A SHAREHOLDERS’ activist group is calling on investors to reject a remuneration report for executives at York-based housebuilder Persimmon, because it claims that a long term incentive plan for senior managers is little better than a “gift” of shares.
However, a spokesman for Persimmon challenged the claims made by the UK Shareholders’ Association (UKSA), and said the plan aligned managements’ interests with “challenging” targets.
UKSA is calling on shareholders to vote against the remuneration report at Persimmon’s AGM, which is due to be held at York Racecourse on Thursday, April 18.
The York-based group’s chief executive Mike Farley is retiring at the meeting, and will be succeeded by Jeff Fairburn, who joined Persimmon 23 years ago.
Last year, Persimmon revealed plans to reward senior managers with options up to 10 per cent of the company if it meets a plan to pay out £1.9bn to shareholders over the next decade.
In February 2012, Persimmon unveiled a dividend payout scheme totalling £6.20 per share over the next 9.5 years – which it intends to achieve without piling debt on to its balance sheet.
Under the long term incentive plan (LTIP) about 140 senior managers, including executive directors, will be granted options based on the success of the capital return plan.
In a statement issued yesterday, the UKSA, said: “Last September, shareholders were persuaded to approve what the board has called a long term incentive plan (LTIP) and now the remuneration report reveals that virtually all available grants have been made.”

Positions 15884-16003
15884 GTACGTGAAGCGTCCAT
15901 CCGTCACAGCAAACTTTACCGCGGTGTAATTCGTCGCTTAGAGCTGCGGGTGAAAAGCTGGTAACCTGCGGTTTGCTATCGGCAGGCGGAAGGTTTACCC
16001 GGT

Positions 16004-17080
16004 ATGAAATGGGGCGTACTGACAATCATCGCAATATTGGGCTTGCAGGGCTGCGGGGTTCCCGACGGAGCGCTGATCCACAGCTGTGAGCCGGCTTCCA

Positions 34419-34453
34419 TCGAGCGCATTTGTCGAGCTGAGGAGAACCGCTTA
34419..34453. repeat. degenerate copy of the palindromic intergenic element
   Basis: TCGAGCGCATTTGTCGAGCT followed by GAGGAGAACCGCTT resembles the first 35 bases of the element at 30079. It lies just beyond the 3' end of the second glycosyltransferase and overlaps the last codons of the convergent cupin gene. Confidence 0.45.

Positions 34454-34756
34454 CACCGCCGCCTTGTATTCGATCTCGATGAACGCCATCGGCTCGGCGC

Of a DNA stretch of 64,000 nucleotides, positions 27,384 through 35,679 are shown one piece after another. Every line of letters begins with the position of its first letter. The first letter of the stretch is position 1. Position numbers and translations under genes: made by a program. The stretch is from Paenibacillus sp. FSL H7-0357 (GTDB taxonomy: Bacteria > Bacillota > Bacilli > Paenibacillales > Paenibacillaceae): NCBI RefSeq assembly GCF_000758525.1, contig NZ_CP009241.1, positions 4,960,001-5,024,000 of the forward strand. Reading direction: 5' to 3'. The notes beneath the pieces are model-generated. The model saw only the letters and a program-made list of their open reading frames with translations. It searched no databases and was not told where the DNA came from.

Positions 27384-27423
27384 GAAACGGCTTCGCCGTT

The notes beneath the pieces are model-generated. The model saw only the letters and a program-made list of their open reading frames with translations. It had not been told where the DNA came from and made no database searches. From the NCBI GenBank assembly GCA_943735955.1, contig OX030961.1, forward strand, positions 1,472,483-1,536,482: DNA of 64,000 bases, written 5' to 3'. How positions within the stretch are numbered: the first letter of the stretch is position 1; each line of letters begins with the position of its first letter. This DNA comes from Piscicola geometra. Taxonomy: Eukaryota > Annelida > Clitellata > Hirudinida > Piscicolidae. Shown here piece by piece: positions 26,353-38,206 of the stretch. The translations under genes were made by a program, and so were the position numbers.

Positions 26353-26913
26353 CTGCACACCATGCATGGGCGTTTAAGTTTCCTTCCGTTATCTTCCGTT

According to the UKSA, Mr Fairburn could take his total number of shares from 2.4m to 4.6m when he steps up to become chief executive.
John Hunter, a UKSA spokesman, said yesterday: “One third of the grants have been made to just four executive directors – one of whom will retire at the AGM.
“These include a ‘golden goodbye’ to the retiring CEO (Mr Farley), worth £4m at the present market price of Persimmon’s shares, which makes nonsense of what is supposedly a long term incentive scheme.
“Furthermore, although the report follows mandatory guidelines, the full cost of the scheme is hidden from those shareholders not prepared to undertake laborious analysis, yet this is precisely what the institutional shareholders are now expected to do and in this instance appear, in the main, to have failed.”
The UKSA is calling for greater scrutiny of LTIPs, which have come under fire from various quarters, because of their complexity. In a statement, a spokesman for Persimmon said: “This is a wide ranging, long term plan which will apply to 140 senior executives over a period of 10 years.
“The plan is structured as an option that requires growth in the ex-dividend share price before delivering full value, with any options only exercisable after payment of a £6.20 per cumulative dividend.
“It aligns management’s interests directly with the challenging targets of the capital return and provides an appropriate incentive for them to deliver.
“The scheme has the support of shareholders, the ABI (Association of British Insurers) and RREV (Research, Recommendations and Electronic Voting).”
Under the plan Mr Farley will retain 966,400 options, of an original grant of 4.8m shares, which will be exercisable in December 2015, but only if the company returns £1.70 per share in cash by this date. It must meet the first targets for the capital return plan in full, which is 75p per share in June this year and another 95p per share in June 2015.
Assuming this happens, the exercise price will be £4.50, which is the original £6.20 less the £1.70 capital returned.
According to sources close to Persimmon, the essence of the LTIP is that, if all goes well, it will return the entire market value of the business at the time it was announced in February 2012, to shareholders over the nine-and-a-half-year period.
The options for executives are only valuable if the business has grown and expanded, which is hard to predict over a long period. The LTIP is much longer than corresponding bonus schemes at other housebuilders, which are usually for around three years.